“That is so, but your time is near, Doctor, and you have ever been a champion of life. If you are successful, the continuum will collapse around you. Time travel will be no more, but you will have saved the universe from destruction. Your name will be revered for eternity.”
“Spare me your false platitudes, Lord President. I have no need for reverence, I will do as you ask. After all, we’ve all got to die sometime. What better way to go, than at a time and place of your choosing, for a cause you believe in.”
“Very well, Doctor. I thank you, and wish you success.”
As the Doctor left, the President suddenly felt the need to pray to some nameless gods. Strange, his people had not invoked such deities for uncounted millennia.
Somehow, it just felt apt.
Success seemed a forlorn hope, as the TARDIS plummeted down the chasm, into a serpentine band of darkness. Formless chaos buffeted around it, and the Doctor knew freezing terror, as reality came apart at the seams around him.
Then it came.
It passed throug him silently like an internal ripple at first, followed by a long, echoing roll of ruinous noise. The shockwave hit with the ferocity of a billion exploding suns.
The Doctor’s hearts were beating with wild fears of failure, that rose like a black cloud and threatened to choke the life from him. A wild light flared in his eyes. Already he was past the physical and mental limits that would have killed a lesser man.
A sea of thoughts rose and swept him to the edge. Murmurs of voices. Faces he had seen.
Friends. Companions. Family. The images were like a palpable wave. Rustic memories assailed his mind and soul. Tired and groggy, the Doctor tried to regain his tenuous grip on consciousness.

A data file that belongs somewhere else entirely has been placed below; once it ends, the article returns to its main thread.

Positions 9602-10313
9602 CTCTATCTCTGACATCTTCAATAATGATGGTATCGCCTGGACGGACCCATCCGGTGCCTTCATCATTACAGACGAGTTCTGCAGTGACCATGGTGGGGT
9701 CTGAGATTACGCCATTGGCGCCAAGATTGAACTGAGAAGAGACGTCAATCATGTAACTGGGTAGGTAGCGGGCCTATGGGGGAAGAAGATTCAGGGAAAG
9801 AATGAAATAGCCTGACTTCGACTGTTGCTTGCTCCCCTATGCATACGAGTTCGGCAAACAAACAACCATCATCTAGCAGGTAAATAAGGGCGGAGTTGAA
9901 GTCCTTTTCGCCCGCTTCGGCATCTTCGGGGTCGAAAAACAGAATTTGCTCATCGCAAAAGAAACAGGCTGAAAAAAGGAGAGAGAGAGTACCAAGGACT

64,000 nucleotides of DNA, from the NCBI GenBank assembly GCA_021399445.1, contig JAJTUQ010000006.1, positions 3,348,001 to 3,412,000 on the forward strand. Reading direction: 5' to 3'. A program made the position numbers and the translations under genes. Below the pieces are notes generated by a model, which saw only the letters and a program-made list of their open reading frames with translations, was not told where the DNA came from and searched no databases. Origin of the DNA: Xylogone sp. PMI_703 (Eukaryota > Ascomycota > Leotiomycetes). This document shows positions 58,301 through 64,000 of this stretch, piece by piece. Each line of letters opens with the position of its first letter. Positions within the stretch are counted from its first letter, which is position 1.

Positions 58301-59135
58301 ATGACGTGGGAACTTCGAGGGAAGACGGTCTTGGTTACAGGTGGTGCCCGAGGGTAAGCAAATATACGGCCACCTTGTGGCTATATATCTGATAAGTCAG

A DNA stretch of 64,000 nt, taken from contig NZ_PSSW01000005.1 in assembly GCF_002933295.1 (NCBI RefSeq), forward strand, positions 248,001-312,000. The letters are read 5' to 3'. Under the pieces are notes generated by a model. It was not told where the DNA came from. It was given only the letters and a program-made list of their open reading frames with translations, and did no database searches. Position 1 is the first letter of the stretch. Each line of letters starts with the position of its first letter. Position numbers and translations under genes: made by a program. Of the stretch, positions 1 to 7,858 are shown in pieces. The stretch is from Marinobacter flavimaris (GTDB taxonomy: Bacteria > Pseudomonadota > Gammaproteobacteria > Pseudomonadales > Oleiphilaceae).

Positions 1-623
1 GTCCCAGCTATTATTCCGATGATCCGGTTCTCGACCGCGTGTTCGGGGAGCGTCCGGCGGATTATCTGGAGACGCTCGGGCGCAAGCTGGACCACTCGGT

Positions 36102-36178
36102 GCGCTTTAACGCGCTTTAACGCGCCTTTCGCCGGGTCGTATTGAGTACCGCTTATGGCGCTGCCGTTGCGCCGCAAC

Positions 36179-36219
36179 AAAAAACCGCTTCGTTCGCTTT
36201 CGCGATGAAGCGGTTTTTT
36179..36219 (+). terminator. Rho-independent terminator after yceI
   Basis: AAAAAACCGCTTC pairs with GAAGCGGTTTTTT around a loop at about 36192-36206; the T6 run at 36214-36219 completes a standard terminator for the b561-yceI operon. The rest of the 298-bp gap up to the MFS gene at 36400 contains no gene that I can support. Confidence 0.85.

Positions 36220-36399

The TARDIS careened on, in infinite speed, as the collapsing continuum, enclosed around it. There was no turning back. Space turned and twisted upon time, wrenching reality apart. It felt like a lifetime of agony reduced to one searing incident. The shockwave pressed against his eyes and into his brain.
The voices subsided as a shadow slinked across him. A dull, bleared disc of red descended, and he struggled in futile protest against the pain. The pain.
The noise rose to a great tumult, then a deafening crash as the singularity flaw heaved and cracked. The universe expanded once more to a stable configuration, but the TARDIS winked out of existence as the unfolding continuum disapperead at the end of the tunnel. And the cry that pierced all other sounds was the scream of the Doctor.
Then all was quiet.
The Doctor slumped slowly forward to his knees, then sideways to the floor, yielding limply as the pain sluiced from him.
His serence countenance was, in the end, untouched by the fear and unendurable anguish he suffered in the final moments before the darkness came.
Time and time passed, and eventually awareness returned like a dreamer upon awakening.
The Doctor could only glimpse the occasional blur in the stifling dark. Groping forward, trembling fingers activated the scanner.
Somewhere in the distance, a single radiant white light flashed blindingly into life.
The Doctor raised his hands to his eyes.
He wondered if he was dead now.